His CDs include a recent release on Classical Records; ‘COLORS’, on RCM, a Grammy-nominated CD for Naxos of Samuel Barber, an all-Chopin CD released by Sony, and two “crossover” CDs of popular romantic works for Four Winds, and more.


Mr. Pollack has held several artist faculty positions including The Juilliard School, Columbia University and Yale's School of Music and is now on the faculty of the Thornton School of Music at the University of Southern California in Los Angeles.

He is a graduate of the Juilliard School from the class of the legendary Rosina Lhevinne.

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Jorge Mester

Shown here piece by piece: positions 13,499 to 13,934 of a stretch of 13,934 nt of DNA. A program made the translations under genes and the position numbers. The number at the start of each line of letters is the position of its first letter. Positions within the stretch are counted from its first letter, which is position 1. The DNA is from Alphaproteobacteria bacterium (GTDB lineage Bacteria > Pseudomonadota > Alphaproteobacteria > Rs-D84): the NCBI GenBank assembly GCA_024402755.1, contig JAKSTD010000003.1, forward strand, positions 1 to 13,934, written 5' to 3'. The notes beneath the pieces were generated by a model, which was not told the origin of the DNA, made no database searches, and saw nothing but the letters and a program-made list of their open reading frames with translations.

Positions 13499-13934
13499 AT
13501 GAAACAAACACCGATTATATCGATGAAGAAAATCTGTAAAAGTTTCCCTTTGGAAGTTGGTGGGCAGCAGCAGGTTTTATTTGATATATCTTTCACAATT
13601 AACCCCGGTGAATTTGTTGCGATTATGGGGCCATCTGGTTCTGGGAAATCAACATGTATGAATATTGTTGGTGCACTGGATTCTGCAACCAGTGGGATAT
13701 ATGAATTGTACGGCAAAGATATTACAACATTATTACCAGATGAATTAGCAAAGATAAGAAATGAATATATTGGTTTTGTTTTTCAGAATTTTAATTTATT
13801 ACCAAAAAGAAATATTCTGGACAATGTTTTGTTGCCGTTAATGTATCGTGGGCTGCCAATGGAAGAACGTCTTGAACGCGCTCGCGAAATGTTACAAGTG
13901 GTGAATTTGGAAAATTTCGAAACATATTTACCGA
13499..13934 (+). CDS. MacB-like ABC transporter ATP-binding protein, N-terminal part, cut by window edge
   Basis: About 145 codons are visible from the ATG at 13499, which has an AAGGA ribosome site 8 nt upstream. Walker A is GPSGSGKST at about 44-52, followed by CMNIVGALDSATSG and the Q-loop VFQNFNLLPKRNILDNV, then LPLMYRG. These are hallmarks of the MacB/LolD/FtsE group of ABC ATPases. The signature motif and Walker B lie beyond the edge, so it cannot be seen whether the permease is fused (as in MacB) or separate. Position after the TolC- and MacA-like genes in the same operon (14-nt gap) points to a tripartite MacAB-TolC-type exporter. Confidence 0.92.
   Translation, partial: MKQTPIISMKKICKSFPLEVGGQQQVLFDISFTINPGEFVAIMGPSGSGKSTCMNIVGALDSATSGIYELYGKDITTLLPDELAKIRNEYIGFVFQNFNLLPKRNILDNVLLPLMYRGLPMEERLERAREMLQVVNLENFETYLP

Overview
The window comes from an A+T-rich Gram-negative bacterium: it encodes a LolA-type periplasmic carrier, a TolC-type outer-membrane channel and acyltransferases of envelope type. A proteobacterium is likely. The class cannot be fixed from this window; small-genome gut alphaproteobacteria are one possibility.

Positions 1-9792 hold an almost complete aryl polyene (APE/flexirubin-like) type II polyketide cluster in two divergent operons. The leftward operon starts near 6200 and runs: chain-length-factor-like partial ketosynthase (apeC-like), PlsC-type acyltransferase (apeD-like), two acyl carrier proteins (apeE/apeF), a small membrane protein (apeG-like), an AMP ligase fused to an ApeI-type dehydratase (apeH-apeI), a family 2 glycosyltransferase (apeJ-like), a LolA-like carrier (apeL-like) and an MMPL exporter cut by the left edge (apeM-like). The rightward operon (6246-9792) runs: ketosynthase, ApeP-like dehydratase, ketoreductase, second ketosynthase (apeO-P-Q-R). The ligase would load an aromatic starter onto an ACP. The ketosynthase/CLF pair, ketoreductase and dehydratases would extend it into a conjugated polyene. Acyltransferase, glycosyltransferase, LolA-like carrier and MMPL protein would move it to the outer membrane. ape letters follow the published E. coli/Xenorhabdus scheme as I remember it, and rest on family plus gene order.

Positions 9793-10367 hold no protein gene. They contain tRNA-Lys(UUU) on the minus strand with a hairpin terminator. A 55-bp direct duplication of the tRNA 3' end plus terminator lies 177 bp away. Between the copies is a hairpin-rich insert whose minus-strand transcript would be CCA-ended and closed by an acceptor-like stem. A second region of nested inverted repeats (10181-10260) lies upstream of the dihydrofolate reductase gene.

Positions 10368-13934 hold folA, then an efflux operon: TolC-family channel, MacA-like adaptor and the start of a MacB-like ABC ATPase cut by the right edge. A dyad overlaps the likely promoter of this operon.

Jorge Mester is recognized throughout the world as a preeminent conductor who brings excellence and prominence to every organization he leads. This is his sixth season as music director of the Naples Philharmonic Orchestra.

Mr. Mester was director of Juilliard's conducting department, led concerts and operas at the USC Thornton School of Music and directed many high-profile conducting workshops around the country, including an advanced-level conducting workshop in Naples. Generations of conductors have looked to Mr. Mester for instruction, including James Conlon, Dennis Russell Davies, Andreas Delfs, JoAnn Falletta and John Nelson.


Mr, Mester has mentored such internationally acclaimed artists as Nadja Salerno-Sonnenberg, Midori, Renee Fleming, Cho-Liang Lin, Aprille Milo and Robert McDuffie. During his 21-year affiliation with the Aspen Music Festival, Mr. Mester helped solidify the organization's reputation for recognizing and nurturing emerging world-class musicians.